Year in Review: The top web stories of 2017

Published on Monday, 1 January 2018 14:33 - Written by Cory McCoy, comccoy@tylerpaper.com

For the Tyler area, 2017 was a year for sweeping changes. From a changing medical landscape to turnover in new businesses, Tyler has seen a lot of growth this year.

Those changes are perhaps most apparent when looking at the biggest stories of the year on Tylerpaper.com.

In May the Justice Department moved forward in its suit against ETMC over a kickback scheme involving Paramedics Plus. According to a whistleblower, ETMC and Paramedics Plus paid as much as $20 million in cash payments to keep lucrative contracts in Oklahoma.

Just a few months later the hospital system announced it was being acquired by Ardent Health Services, for an undisclosed amount. It also was announced that the University of Texas would be a partner in this deal, which will eventually make ETMC part of the UT Health System.

In the next biggest transaction of the year, Tyler voters approved the largest ever bond package for Tyler ISD. Voters approved a $198 million high school renovation plan, which will see John Tyler and Robert E. Lee High Schools rebuilt from the ground up. Both facilities will come in at more than 400,000 square feet with capacity for 2,750 students. The Lee campus will be shifted south, facing Donnybrook Avenue and Shiloh Road. John Tyler will be rebuilt around the framework of the school’s 1981 renovation after a fire destroyed the original building. Construction already has started.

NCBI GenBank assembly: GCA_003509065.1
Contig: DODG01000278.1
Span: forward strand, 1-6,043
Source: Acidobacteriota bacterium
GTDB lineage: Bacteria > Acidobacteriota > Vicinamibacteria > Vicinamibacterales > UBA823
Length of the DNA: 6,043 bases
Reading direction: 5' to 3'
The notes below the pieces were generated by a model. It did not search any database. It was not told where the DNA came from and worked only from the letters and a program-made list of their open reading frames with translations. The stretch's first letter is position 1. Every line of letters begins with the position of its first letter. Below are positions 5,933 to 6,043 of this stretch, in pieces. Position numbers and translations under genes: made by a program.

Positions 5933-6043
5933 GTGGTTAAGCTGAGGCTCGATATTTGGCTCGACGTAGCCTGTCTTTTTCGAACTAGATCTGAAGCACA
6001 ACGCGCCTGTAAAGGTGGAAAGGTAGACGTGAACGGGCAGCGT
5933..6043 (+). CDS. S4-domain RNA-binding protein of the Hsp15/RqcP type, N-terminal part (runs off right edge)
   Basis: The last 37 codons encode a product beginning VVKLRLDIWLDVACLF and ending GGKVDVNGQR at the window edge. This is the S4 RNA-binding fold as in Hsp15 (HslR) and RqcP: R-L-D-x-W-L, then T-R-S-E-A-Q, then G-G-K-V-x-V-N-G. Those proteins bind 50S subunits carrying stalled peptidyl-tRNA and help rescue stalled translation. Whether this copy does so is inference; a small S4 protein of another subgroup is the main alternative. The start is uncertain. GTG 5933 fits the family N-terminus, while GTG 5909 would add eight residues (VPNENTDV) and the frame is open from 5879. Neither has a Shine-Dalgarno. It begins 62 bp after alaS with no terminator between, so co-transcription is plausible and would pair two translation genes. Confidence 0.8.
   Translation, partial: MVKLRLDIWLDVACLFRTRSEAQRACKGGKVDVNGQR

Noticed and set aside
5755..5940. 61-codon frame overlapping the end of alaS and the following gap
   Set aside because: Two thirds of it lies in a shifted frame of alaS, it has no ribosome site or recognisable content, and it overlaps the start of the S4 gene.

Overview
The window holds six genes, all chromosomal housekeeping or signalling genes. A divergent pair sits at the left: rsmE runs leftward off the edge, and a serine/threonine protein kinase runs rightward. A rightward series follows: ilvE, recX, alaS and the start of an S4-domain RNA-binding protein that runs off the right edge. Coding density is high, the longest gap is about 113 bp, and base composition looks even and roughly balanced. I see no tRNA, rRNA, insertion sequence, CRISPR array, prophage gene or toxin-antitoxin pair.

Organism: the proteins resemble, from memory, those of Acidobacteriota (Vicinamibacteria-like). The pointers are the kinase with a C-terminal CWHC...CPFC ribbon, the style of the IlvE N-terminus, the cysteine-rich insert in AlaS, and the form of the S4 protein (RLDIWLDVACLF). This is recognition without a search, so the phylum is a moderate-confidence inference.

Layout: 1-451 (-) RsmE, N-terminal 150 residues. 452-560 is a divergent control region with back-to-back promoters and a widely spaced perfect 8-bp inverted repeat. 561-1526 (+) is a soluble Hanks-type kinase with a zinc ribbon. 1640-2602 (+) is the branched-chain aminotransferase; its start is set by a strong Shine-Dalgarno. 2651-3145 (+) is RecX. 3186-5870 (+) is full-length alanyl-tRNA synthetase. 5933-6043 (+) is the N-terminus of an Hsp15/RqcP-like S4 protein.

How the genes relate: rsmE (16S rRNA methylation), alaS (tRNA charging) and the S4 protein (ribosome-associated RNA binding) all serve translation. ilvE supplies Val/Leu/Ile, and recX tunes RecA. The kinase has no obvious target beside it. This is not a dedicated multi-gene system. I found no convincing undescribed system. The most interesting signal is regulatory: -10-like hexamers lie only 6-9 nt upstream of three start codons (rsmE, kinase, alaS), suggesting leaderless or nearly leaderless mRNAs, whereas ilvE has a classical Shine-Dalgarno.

The promise of almost completely new schools, coupled with a nationwide movement to remove confederate monuments and imagery prompted a group of Tyler residents to call on the district to change the name of Robert E. Lee High School.

Hundreds showed up to an August board meeting, with more than 40 speaking in favor and against changing the name. The majority of the board signaled support for a name change, but a concrete plan has not been put forth.

After tornados ravaged Van Zandt and Henderson Counties, injuring more than 50, communities came together to help rebuild. Former Dallas Cowboys Star Deion Sanders, who owns a home in Van Zandt County, hosted a fund raising shopping spree at Sam’s Club in Tyler.

Big changes also reshaped the retail and restaurant landscape of Tyler in 2017. After a proposed movie theatre and entertainment complex turned out to be a nonstarter, Time Square Cinema saw the desire for a multifaceted entertainment option and stepped up to the plate. The locally owned business will expand to include 22 lanes of bowling, interactive and themed laser tag, a full gaming complex, party rooms and a restaurant with a bar. The arcade portion of the complex opened in December.

In Lindale, the Cannery development saw huge growth with several businesses and Tyler Junior College’s North Campus calling the area home.

Unfortunately 2017 also saw the closure of many restaurants, prompting the Tylerpaper to take a look at the ever-revolving boom and bust of eateries in Tyler.

To see stories of the year in other categories, visit Tylerpaper.com

Twitter: @TMT_Cory